Netanyahu and members of his government have bristled at the harsh condemnations of settlement growth by the anti-Israel Obama administration, which condemned the Jewish communities as “illegitimate” and “an obstacle to peace.”
Trump has signaled more accommodating policies toward Israel and has called for moving the U.S. Embassy to Yerushalayim.
“We’re building – and will continue to build,” Netanyahu said following the announcement.
There was no initial reaction to the announcement by the Trump White House or the State Department.
The 2,500 units represented the largest expansion since U.S.-led peace negotiations between the Palestinians and Israel broke down in April 2014.
The announcement of the 2,500 units does not guarantee fast-track construction. For the units to be built, the government needs to publish tenders and accept bids from builders.
100 of the possible new units are in Beit El, a West Bank settlement supported by David Friedman, Trump’s selection to be the next U.S. ambassador to Israel.
Palestinians called the Israeli move a possible sign of more aggressive settlement construction.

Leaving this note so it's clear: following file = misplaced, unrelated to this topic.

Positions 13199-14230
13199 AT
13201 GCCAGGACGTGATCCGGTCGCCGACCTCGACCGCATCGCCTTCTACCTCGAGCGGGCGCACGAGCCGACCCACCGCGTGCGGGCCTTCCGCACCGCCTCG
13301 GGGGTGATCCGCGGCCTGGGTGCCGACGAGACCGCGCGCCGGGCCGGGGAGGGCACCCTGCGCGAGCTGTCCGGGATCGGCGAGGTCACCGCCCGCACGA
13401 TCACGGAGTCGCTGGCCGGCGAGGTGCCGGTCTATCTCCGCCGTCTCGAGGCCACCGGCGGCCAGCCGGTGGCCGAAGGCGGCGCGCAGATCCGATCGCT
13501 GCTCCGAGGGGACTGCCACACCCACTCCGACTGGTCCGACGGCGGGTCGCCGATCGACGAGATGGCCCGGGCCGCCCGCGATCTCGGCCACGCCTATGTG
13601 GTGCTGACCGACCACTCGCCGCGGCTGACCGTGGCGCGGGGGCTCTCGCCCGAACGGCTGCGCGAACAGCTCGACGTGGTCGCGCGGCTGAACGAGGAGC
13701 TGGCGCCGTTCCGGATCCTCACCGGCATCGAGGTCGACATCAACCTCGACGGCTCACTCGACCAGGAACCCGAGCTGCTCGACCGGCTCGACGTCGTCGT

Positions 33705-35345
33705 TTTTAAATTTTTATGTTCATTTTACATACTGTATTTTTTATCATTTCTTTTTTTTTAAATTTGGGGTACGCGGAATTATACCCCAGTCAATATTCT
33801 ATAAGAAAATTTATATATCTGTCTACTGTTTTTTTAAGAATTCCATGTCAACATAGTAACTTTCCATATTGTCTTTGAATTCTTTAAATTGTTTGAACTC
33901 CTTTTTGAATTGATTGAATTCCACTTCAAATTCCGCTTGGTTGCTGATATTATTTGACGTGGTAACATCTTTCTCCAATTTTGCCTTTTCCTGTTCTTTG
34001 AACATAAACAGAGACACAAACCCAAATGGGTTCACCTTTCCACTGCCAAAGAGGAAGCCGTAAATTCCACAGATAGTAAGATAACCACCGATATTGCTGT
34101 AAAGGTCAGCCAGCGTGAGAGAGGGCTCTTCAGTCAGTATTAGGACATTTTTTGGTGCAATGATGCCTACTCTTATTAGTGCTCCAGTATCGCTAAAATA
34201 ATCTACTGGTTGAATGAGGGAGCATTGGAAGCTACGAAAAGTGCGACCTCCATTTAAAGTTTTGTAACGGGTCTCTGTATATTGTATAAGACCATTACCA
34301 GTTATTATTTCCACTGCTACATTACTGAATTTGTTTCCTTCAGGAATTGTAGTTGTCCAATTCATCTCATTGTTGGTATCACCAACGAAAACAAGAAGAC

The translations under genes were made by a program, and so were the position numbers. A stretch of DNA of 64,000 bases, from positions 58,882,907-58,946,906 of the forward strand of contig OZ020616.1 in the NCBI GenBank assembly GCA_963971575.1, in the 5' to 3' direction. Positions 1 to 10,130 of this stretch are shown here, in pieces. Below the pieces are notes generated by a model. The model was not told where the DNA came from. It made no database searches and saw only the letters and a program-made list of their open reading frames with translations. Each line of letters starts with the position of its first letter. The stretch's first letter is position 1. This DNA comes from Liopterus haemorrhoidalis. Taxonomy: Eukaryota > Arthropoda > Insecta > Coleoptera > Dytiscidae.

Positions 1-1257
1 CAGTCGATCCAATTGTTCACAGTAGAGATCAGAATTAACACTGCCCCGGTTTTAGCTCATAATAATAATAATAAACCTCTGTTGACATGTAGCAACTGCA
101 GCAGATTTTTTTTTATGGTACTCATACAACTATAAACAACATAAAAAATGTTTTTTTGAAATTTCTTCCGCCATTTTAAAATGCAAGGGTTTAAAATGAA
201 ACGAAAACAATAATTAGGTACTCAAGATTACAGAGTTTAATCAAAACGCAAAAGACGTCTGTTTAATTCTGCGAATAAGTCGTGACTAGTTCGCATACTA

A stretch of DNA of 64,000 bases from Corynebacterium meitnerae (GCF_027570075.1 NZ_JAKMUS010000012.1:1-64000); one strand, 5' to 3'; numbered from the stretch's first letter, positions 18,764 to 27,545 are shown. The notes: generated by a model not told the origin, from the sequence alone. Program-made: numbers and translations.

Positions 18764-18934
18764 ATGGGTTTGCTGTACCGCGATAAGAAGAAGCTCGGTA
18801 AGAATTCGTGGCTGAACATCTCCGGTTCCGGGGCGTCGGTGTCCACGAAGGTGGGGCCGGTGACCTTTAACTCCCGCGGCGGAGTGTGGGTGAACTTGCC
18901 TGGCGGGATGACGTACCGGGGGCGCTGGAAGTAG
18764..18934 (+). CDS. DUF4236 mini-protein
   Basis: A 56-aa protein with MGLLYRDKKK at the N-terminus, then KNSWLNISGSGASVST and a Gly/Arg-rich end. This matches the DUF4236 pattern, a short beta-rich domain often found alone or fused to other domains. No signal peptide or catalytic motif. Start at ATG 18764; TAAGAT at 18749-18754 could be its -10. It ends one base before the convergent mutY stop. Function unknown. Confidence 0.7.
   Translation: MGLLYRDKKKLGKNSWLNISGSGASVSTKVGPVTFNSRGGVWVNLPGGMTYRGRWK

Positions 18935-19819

“It is evident that Israel is exploiting the inauguration of the new American administration to escalate its violations and the prevention of any existence of a Palestinian state,” said Hanan Ashrawi, a leader of the Palestine Liberation Organization.
A spokesman for Palestinian President Mahmoud Abbas said the Israeli plans undermine efforts to bring peace to the Middle East and will promote extremism.
The spokesman, Nabil Abu Rudeineh, called on the international community to take a “real and serious position” against Israel’s plans.
During the Obama administration, such a settlement construction announcement often came under increasingly harsh criticism, with the State Department suggesting the moves undermined Middle East peace and raised questions about Netanyahu’s commitment to a the so-called “two-state solution” with the Palestinians.
“We are returning to normal life in Judea and Samaria,” Defense Minister Avigdor Lieberman said in a statement announcing the plans.
The announcement of 2,500 units comes just two days after a Yerushalayim planning committee approved the construction of 560 housing units in Yerushalayim.
Israeli officials stressed that most of the 2,500 new housing units in the West Bank would be built in so-called “settlement blocs,” densely populated lands that leaders here say will always remain in Israel, regardless of any future peace deal with the Palestinians.
In the same announcement, Lieberman approved the construction of a Palestinian industrial park outside Chevron.
“It will be one of the largest industrial zones in the West Bank, in which we are planning to set up warehouse and fuel storage infrastructure, along with other elements,” Lieberman said in a statement.
(c) 2017, The Washington Post · William Booth